While the most prepared, talented and, yes, fortunate teams slug their way through the WPIAL playoffs, some schools are in the midst of the less savory business of rebuilding. That includes finding a new football coach at schools such as Ambridge, Moon and Plum, among others, where the coaches won’t be back.
At Ambridge, coach Don Yannessa retired last week after a 37-year high school career, including the past six with the Bridgers.
Replacing such a charismatic figure, who was as close to a legend as a high school coach can be, won’t be easy. The district wants the next coach to possess all of the necessary qualifications, but athletic director Randy Cosgrove said the most important and the one from which the administration won’t budge is this:
“We want the coach to be in this building,” Cosgrove said.
Ambridge hasn’t had so much as an assistant football coach teaching or working in the senior high in the past six years.
Among other things, having a coach walking the halls nine months a year allows him to admonish a player who might have skipped a class, failed a test or missed a weightlifting session. Plus, if the player just wants someone to talk to or a shoulder to lean on, the coach is right there in homeroom, health class or the locker room.
Just like the old days. Just like educators have wanted it for years. Just as it should be.
It’s often tough to find the right person to coach the football team, and then get him a teaching job in the building where the players attend classes, but give the people at Ambridge credit for wanting to make it happen. And they will.
Unfortunately, this probably won’t come as good news to a group of citizens in Ambridge, who want the district to hire former Steelers quarterback Mike Tomczak, who lives nearby, to be the next Bridgers coach.
Tomczak is a good guy, with a smart football mind, who probably could relate well to high school athletes. He also was an unofficial counselor with the Steelers, spending a lot of time one day in front of quarterback Neil O’Donnell ‘s locker after the loss to the San Diego Chargers in the 1994 AFC Championship game. He helped O’Donnell through a rough time and one of the most disappointing losses in franchise history.
Someday, Tomczak might be able to do the same with a 17-year-old quarterback, but it’s not going to happen at Ambridge. Not now.
The quarterfinal round of the WPIAL playoffs was top-heavy with non-competitive routs, but the other end of the spectrum included two of the most entertaining games in recent playoff history.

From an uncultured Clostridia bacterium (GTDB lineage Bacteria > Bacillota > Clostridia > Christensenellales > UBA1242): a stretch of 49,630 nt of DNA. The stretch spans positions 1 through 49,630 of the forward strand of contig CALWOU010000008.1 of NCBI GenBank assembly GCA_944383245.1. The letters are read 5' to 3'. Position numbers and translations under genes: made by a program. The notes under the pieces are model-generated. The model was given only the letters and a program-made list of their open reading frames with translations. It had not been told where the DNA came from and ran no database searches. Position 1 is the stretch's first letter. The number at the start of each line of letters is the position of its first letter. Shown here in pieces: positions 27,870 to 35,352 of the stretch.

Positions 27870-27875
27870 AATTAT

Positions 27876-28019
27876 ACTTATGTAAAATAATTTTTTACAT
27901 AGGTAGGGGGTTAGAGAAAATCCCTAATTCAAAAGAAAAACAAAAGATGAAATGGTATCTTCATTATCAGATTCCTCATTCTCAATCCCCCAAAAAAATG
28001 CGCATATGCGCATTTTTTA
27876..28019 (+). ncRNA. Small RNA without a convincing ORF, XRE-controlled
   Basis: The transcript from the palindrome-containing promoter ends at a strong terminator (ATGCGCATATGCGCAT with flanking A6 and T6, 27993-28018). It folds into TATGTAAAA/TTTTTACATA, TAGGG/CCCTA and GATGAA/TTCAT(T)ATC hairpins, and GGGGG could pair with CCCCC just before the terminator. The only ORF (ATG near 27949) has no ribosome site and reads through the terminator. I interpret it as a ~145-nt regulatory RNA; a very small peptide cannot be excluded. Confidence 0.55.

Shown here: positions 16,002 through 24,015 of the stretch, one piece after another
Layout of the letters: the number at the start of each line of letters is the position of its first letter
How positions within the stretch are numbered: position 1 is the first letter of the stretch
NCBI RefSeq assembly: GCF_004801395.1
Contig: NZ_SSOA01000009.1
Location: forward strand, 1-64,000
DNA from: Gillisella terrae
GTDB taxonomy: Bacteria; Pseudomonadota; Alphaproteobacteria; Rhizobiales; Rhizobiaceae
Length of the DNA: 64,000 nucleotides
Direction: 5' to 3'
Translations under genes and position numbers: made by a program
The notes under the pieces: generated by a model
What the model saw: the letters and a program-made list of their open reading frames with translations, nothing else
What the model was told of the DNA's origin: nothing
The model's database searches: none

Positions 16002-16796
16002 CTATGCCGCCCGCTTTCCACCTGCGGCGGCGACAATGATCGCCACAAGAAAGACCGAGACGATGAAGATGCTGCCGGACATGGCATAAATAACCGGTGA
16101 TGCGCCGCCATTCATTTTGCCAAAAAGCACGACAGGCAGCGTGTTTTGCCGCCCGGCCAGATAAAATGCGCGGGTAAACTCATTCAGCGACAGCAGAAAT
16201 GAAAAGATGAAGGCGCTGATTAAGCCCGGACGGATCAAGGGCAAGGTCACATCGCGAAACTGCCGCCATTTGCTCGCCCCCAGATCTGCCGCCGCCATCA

Of the 16 games in the four classifications, 11 were decided by 21 points or more. Class A had two of them — Clairton 47, Monessen 0; Monaca 48, South Side Beaver 7. Class AAA Blackhawk beat a strong Mars, 47-7.
The games high school fans will remember for a long time also unfolded in AAA.
New Castle beat Indiana, 55-49, combining for 104 points — only 14 short of the total in the 70-48 Jeannette victory against Aliquippa last season in the Class AA playoffs. The big difference is that Jeannette and Aliquippa had Terrelle Pryor and Jonathan Baldwin, who are now starring for Ohio State and Pitt. New Castle and Indiana had no one of the caliber of those stars, only a bunch of determined souls who don’t give up easily.
Nonetheless, the teams combined for 896 yards — 777 on the ground — and 15 touchdowns. Each scored at least once in every quarter.
New Castle’s prize for winning its eighth game in a row: A semifinal date next week with top-seeded Thomas Jefferson, the defending PIAA champion that has a 38-game winning streak against Western Pennsylvania schools.
Then, there was second-seeded Highlands’ 35-34 overtime victory against 2007 Class AAA runnerup Montour.
Two people from that game stand out — Highlands quarterback Jeff Sinclair and Montour coach Lou Cerro. Both displayed bravery in different ways.
Sinclair rushed for 146 yards on 27 carries and scored four touchdowns, including one in overtime, and helped on the biggest defensive play of the game.
“I wasn’t about to go home; no way, not at all,” said Sinclair, whose fist was bloodied by the end of the night.
On the other side of the field, Cerro decided to play for the victory after scoring a touchdown that cut Highlands’ lead to 35-34 in the first and only overtime.
Cerro said he called for the two-point conversion try because he was concerned by how quickly Highlands scored in overtime. He had no taste for a back-and-forth slugfest that would be difficult to win after an exhausting rally from a 20-0 deficit. Cerro saw a chance to win the game, and he refused to let it slip away without trying to seize it.
Give credit to Cerro, one of the good guys of the WPIAL, for having the courage to risk everything in an all-or-nothing play.
“They scored so easy on their possession, we said, ‘We’ll win the game or not win the game right here,’ ” he said.
The play failed, however, when a pitch to Cary Dieter was sniffed out by Ernest Steward and Sinclair, who dropped Dieter just short of the goal line.
Highlands coach Sam Albert summed it up well: “God bless ‘em for going for two,” he said.
This was a game where the fine line between victory and defeat was never finer.
Dinner for Nate
The Friends of Nate committee is planning a spaghetti dinner from 5 to 9 p.m. next Friday at Seneca Valley Senior High School to raise money for football coach Ron Butschle’s 1 1/2-year-old son Nate, who is suffering from a rare form of cancer.
Eat-in dinners are $7 and take-out is $8. There also will be a Chinese auction and 50/50 raffle.
The committee has raised $6,000 to date, with pledges still coming in after Seneca Valley assistant coach Larry Bettencourt ran in the Chicago Marathon on Oct. 12.
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